U.S. Warships Prepare for Kim Jong Un's Missiles Without Firing a Rocket in Joint Drills With Japan and South Korea

In this handout provided by the U.S. Navy, the Republic of Korea destroyers Sejong the Great (DDG 991) and Yang Manchun (DDH 973); the Arleigh Burke–class guided-missile destroyers USS Wayne E. Meyer (DDG 108), USS Michael Murphy (DDG 112) and USS Stethem (DDG 63); the Ticonderoga-class guided-missile cruiser USS Lake Champlain (CG 57); and the Nimitz-class aircraft carrier USS Carl Vinson (CVN 70) patrol the western Pacific Ocean on May 3. Z.A. Landers/U.S. Navy via Getty Images

The U.S., Japan and South Korea have carried out a two-day joint maritime exercise aimed at improving ballistic missile defenses.

The trilateral exercise was conducted in the seas east of the Korean peninsula and waters near Japan, just over a month since North Korea flew an intermediate-range ballistic missile (IRBM), Hwasong-12, over northern Japan and into the Pacific Ocean.

The maritime exercise aimed to promote communications, interoperability and partnership among the participants, which included the U.S. Navy 7th Fleet's USS Stethem and the 3rd Fleet's USS Milius—both Aegis destroyer warships—along with vessels from the South Korean Navy and Japan's Maritime Self-Defense Forces.

"The exercise will employ tactical data link systems to exchange track data among all the participating ships. It will allow participants to enhance tactical capabilities, increase self-defense, and strengthen partnerships and situational awareness," a statement from the U.S. 7th Fleet read.

It is the fifth time the trilateral drills have taken place since they were initiated in June 2016, in a sign of greater collaboration among the American, South Korean and Japanese militaries.

In a meeting this week in the Philippines, Secretary of Defense James Mattis, Japanese Defense Minister Itsunori Onodera and South Korea Minister of National Defense Song Young-moo discussed the need for improved security cooperation in the interest of security in the region.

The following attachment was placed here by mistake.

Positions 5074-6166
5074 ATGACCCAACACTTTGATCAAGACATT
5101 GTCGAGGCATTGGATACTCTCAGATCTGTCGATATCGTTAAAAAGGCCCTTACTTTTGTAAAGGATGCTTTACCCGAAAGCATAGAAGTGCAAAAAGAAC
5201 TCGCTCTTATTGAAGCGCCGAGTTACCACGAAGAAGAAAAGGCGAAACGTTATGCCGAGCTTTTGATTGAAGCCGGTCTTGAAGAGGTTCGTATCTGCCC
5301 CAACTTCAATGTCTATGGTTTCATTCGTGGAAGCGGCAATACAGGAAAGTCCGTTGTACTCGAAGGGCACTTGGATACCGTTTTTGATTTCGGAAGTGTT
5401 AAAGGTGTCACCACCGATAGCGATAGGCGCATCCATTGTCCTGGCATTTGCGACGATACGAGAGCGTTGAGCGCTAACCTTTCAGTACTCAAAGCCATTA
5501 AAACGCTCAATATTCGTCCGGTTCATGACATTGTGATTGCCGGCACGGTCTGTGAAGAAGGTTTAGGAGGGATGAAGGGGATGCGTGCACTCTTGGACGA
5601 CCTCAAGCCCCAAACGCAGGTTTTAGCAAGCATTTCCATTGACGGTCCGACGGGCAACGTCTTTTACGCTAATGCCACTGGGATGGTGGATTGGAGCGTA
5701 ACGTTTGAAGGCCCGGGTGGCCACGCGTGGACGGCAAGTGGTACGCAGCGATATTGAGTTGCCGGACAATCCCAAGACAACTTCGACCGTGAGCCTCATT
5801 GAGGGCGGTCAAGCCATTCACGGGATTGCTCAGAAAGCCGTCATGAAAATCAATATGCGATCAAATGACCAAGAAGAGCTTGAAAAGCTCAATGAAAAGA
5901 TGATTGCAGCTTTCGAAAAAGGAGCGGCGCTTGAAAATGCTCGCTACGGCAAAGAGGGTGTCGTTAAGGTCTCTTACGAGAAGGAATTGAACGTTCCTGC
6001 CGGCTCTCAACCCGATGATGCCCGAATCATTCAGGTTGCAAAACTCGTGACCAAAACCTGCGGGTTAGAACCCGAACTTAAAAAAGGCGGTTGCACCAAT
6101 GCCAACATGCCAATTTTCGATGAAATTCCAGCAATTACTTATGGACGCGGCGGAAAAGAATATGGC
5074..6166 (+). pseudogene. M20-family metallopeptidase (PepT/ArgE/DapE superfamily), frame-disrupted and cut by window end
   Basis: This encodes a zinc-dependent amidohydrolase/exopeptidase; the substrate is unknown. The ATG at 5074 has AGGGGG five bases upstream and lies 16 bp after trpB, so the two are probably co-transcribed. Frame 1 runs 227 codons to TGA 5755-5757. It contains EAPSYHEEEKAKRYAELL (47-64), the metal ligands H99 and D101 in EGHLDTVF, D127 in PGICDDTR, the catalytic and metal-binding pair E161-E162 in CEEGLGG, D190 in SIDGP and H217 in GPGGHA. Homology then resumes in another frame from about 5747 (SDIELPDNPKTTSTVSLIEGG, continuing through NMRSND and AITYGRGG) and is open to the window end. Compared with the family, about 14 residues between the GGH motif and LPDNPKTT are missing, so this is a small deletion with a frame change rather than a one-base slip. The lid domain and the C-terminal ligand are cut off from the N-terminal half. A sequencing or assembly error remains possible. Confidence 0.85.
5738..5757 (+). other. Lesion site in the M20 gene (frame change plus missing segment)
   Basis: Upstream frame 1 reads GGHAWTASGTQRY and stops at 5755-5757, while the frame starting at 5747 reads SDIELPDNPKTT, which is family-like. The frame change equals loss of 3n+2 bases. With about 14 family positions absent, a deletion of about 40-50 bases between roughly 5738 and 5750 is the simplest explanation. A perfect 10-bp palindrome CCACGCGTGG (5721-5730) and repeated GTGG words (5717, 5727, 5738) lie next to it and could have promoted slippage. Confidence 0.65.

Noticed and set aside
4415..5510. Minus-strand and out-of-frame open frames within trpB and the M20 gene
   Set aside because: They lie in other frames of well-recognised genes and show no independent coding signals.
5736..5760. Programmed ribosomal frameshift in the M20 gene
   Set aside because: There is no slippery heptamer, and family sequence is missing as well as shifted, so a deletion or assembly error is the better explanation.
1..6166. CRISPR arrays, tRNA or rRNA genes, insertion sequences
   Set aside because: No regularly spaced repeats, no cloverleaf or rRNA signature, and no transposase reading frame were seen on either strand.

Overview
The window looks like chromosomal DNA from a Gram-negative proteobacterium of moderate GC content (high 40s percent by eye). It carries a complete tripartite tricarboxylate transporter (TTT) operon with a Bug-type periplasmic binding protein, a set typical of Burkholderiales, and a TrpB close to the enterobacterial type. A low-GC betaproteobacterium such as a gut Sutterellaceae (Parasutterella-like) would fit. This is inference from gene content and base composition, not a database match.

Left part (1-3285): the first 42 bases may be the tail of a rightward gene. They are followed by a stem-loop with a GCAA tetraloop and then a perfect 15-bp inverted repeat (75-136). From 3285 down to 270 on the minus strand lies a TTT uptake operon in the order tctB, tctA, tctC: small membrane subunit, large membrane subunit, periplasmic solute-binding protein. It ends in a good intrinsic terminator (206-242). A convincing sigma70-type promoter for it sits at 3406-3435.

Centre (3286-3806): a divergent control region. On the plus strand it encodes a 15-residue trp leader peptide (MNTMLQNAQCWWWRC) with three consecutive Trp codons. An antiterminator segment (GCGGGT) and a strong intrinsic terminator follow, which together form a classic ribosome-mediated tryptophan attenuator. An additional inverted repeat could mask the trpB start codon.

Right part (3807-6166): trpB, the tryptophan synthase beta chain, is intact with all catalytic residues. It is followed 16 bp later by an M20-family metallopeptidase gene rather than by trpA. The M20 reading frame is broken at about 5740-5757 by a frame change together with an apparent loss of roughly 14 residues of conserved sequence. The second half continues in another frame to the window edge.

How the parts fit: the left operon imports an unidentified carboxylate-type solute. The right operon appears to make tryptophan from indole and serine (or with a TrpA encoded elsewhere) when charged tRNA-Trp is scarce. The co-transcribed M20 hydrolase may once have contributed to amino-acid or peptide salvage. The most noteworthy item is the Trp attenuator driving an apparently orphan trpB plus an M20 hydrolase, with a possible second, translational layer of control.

"The three Ministers lauded collective efforts to expand information sharing on North Korea's nuclear and missile threats and enhance response capabilities, including the execution of multiple combined flight training missions with U.S. bomber aircraft. They also committed to continue missile warning and anti-submarine warfare exercises," a joint official statement issued Monday read.

The 7th Fleet has experienced a turbulent couple of months. It lost two of its main destroyers in separate fatal incidents earlier this year, the USS John S. McCain collision near Singapore in August—which resulted in the death of 10 servicemen—and the USS Fitzgerald accident near the coast of Japan in June, in which seven sailors died. A sailor from the USS Stethem was also declared lost at sea in early August.

Our thoughts remain with the family and friends of Lt. Steven D. Hopkins, and crew of USS Stethem. https://t.co/Ld7q4nOzRn

— U.S. Pacific Fleet (@USPacificFleet) August 5, 2017

The fleet commander Vice Admiral Joseph Aucoin was subsequently dismissed from his role a few weeks before his planned retirement. His successor, Vice Admiral Philip Sawyer, removed four other officials from the chain of command: Task Force 70 commander Rear Admiral Charles Williams and Destroyer Squadron 15 commander Captain Jeffrey Bennett in September, and the commanding officer and executive officer of USS John S. McCain in October.

The 7th Fleet includes the biggest U.S. warship in the Pacific, the aircraft carrier USS Ronald Reagan. This week, two more aircraft carriers were added to the fleet, the USS Theodore Roosevelt and the USS Nimitz.

"USS Theodore Roosevelt is prepared to carry out the full spectrum of possible missions, from humanitarian relief to combat operations," said Theodore Roosevelt's commanding officer, Captain Carlos Sardiello, in a statement. "When a carrier leaves on deployment, we have to be ready for anything."